It's not only a good thing that Ruby works this way, it's necessary.

The s[n, 0] defines a place just before or after a character, and
often before one and after another.

So:

  t = 'hi'
  t[0,0] = '('
  t[3,0] = ')'
  t
=> "(hi)"

In your adjusted version this doesn't work. It's rather interesting
that the space between the last character and a string is not nil but
a 0-length string. This makes it possible to see beforehand if the
assignment would work. Otherwise, one would just have to wait for a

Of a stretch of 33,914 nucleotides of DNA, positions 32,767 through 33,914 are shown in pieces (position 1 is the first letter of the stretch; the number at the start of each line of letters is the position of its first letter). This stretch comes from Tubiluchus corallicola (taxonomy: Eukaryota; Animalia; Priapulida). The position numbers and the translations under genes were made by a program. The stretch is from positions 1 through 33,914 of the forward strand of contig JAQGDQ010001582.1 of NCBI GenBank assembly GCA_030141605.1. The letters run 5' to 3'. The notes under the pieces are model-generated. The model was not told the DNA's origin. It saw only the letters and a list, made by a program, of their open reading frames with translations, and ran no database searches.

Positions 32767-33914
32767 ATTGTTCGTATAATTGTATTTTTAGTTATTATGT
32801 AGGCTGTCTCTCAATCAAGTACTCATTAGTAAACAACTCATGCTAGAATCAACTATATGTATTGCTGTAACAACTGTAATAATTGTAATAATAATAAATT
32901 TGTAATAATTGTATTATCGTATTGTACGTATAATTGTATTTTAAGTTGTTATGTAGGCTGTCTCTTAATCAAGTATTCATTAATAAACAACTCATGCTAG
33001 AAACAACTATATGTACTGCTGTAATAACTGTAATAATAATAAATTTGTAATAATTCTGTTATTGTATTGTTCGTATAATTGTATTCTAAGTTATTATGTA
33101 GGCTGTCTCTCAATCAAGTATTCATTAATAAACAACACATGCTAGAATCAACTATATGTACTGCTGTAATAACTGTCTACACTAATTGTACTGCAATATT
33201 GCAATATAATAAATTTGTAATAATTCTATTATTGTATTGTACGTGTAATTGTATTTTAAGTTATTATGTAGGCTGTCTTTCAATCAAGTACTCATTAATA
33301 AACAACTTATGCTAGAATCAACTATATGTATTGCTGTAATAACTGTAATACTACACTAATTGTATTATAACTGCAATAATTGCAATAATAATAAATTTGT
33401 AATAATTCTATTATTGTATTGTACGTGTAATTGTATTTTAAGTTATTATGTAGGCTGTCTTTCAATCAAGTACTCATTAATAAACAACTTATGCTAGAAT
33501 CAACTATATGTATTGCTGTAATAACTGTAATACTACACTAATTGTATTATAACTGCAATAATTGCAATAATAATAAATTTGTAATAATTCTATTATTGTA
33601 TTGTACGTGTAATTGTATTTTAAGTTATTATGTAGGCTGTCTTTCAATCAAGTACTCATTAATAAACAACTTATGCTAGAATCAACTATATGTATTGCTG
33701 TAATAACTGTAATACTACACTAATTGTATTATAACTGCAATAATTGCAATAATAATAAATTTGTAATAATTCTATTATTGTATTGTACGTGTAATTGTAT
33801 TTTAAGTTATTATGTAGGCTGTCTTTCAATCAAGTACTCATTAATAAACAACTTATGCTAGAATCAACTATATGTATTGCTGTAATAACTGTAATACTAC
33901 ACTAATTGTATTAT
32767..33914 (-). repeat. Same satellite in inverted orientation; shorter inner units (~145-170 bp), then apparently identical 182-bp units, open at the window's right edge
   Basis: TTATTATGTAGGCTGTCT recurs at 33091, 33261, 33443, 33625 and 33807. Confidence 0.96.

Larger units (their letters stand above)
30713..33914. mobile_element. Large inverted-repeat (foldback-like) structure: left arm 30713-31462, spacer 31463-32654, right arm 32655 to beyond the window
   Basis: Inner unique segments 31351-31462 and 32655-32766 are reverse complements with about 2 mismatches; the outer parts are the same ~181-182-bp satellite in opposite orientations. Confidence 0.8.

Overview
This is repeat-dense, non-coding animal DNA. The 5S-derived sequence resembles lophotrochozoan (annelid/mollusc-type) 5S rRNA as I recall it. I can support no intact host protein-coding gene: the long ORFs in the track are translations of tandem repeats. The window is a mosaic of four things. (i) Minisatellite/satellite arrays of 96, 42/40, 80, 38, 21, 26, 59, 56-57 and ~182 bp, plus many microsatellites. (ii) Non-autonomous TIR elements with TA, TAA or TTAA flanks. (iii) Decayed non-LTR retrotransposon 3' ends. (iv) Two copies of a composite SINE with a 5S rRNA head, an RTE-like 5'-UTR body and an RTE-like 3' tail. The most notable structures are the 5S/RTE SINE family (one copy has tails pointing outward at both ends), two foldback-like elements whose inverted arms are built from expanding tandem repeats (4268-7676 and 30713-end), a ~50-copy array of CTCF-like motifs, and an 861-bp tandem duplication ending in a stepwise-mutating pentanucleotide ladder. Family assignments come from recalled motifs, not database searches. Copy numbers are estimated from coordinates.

(possible) IndexError exception. It even makes sense intuitively if
you think about it a minute.

Ruby, as it happens, is designed very well.

Oh, and C doesn't really have strings. I love C but it is about the
last place I would ever look for inspiration on string handling..

On Wed, Mar 30, 2011 at 2:16 PM, Patrick Tyler
<patrick.a.tyler / gmail.com> wrote:
>
> Gary,
>
> Do you have a different way of explaining why ruby goes past the last
> possible index in the situations I asked about above?  ¨Βου νεξτιοτθατ
> Ruby's model is not at all like C's, so maybe you can help clear this up
> please?
>
> Thanks to you both!
>
> --
> Posted via http://www.ruby-forum.com/.
>